Price isn’t Rhoton's only challenge. Medicare and her insurance company decide what brand of insulin she can use and what monitoring system – and sometimes they change those decisions. Rhoton had to adjust to both a new drug and a new blood sugar monitor in the last few years.

“I think that the drug companies are getting too big for their britches. I think they need to have some kind of humanity going on in there.”

Joanne Rhoton

“So, they're like sort of dictating what a person can get and can't get. You can't shop around because they got the call on it, you know what I mean?” she says. “Medicare has said these are the only ones that you can have. So that's all you can do.”

It’s a common problem. In Massachusetts, more than one-third of those who have recently taken a medication have been told their insurance wouldn’t cover a drug prescribed by their doctor, according to the new WBUR poll.

Rhoton cuts corners where she can to try to save money.

She reuses her needles to make them last longer. She says she knows of one man who used the same needle for a full year. But they get dull fast – and then hurt going in.

“They're really expensive,” she says. “But I got a serious infection in my stomach because you can't — you're not supposed to do that. You're supposed to, you know, change ‘em every time,” she says.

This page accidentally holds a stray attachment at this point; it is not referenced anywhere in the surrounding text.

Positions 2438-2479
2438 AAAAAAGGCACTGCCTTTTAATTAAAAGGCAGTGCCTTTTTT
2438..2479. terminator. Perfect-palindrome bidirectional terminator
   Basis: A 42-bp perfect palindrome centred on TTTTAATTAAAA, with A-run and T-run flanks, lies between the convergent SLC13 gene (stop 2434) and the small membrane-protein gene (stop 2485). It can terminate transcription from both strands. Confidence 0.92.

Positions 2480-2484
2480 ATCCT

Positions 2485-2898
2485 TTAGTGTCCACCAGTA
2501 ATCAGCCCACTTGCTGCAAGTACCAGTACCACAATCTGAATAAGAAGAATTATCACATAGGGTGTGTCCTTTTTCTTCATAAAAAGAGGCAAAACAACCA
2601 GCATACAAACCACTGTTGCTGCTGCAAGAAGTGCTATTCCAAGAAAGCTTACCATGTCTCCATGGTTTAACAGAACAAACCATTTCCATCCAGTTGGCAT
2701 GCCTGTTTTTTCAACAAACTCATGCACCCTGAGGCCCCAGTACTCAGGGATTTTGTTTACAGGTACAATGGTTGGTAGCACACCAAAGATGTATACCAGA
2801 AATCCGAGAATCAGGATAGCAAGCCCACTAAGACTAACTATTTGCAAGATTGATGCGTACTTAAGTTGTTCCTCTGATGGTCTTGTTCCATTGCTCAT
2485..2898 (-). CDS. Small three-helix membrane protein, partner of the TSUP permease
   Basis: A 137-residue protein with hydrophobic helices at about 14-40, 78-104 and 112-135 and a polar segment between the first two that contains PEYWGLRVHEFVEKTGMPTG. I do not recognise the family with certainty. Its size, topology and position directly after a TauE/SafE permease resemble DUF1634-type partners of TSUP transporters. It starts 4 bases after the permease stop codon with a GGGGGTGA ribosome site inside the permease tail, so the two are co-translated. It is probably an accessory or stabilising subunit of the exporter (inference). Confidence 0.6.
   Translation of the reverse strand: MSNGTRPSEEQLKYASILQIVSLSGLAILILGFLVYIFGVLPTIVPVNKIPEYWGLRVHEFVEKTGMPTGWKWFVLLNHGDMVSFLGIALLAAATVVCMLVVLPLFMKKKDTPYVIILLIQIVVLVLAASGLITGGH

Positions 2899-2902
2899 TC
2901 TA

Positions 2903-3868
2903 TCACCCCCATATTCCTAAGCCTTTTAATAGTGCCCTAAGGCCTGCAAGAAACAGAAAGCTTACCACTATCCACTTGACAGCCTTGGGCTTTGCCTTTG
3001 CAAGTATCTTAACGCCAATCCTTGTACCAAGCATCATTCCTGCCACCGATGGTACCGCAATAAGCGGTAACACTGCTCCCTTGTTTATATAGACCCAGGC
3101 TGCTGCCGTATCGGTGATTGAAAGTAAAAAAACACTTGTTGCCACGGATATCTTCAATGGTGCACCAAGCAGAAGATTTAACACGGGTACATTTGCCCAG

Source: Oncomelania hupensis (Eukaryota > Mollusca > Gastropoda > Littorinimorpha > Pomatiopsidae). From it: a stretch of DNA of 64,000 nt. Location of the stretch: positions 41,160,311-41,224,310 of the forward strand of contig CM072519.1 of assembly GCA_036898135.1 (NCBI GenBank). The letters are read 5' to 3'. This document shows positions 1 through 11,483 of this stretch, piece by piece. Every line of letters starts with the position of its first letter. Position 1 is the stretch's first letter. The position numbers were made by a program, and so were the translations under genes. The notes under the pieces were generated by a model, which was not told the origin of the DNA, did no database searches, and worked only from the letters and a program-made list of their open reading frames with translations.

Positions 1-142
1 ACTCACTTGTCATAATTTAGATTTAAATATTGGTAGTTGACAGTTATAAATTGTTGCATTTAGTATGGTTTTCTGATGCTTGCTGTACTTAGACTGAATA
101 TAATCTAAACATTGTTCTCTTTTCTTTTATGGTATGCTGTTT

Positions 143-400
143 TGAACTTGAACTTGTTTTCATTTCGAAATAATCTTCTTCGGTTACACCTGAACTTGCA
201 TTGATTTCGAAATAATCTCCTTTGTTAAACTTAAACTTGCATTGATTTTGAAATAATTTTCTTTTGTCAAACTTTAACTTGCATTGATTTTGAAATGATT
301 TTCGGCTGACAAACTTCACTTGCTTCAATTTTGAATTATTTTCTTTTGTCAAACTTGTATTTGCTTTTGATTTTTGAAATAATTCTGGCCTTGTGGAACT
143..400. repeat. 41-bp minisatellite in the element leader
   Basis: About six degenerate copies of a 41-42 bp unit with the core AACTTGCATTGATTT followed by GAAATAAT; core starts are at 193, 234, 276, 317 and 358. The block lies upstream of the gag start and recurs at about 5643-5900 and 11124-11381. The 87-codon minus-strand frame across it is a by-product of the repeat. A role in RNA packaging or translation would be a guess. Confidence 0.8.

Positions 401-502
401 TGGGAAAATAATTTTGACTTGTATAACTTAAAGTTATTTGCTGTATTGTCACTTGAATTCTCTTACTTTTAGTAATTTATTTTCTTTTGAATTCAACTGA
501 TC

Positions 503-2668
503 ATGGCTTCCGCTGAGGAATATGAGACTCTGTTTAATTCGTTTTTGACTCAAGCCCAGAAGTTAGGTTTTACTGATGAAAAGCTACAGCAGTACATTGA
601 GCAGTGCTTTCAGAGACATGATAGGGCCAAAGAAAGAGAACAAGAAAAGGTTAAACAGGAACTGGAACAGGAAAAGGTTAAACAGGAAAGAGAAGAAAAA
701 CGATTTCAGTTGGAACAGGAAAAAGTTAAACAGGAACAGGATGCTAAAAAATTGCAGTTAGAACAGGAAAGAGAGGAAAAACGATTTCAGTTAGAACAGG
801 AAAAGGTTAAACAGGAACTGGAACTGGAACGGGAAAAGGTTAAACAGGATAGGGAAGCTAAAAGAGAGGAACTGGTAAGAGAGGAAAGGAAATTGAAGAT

Rhoton at her Everett home (Jesse Costa/WBUR)
Rhoton at her Everett home (Jesse Costa/WBUR)

Rhoton also has saved money by getting extra supplies from friends and relatives. A neighbor gave her needle-tipped pens she uses to inject insulin.

“And also, when my aunt died she had some. So, I got hers. And my cousin died. I got his,” she says.

Still, sometimes she rations her insulin to make it go further.

“I'm supposed to take 54 units in the morning and 48 units at night. So, what I might do is just take 50 in the morning and then just take 40 at night,” she says. “But then I wake up with high blood sugar, so that's not good.”

Rhoton doesn’t feel like she can afford to do things the “right” way.

“When you're up backed up against a wall, I mean, you have to do something,” she said. “And I'm sure that I'm not the only person that has diabetes that is doing this sort of stuff.”

She’s not. In a recent study out of Yale University, one in four patients reported rationing their insulin because of cost. And almost one third of the respondents in the new WBUR poll said they know someone who’s struggled with the cost of insulin.

The retail price for the insulin Tresiba is $3,590.99 for a 90-day supply. Rhoton's prescription co-pay is $90. (Jesse Costa/WBUR)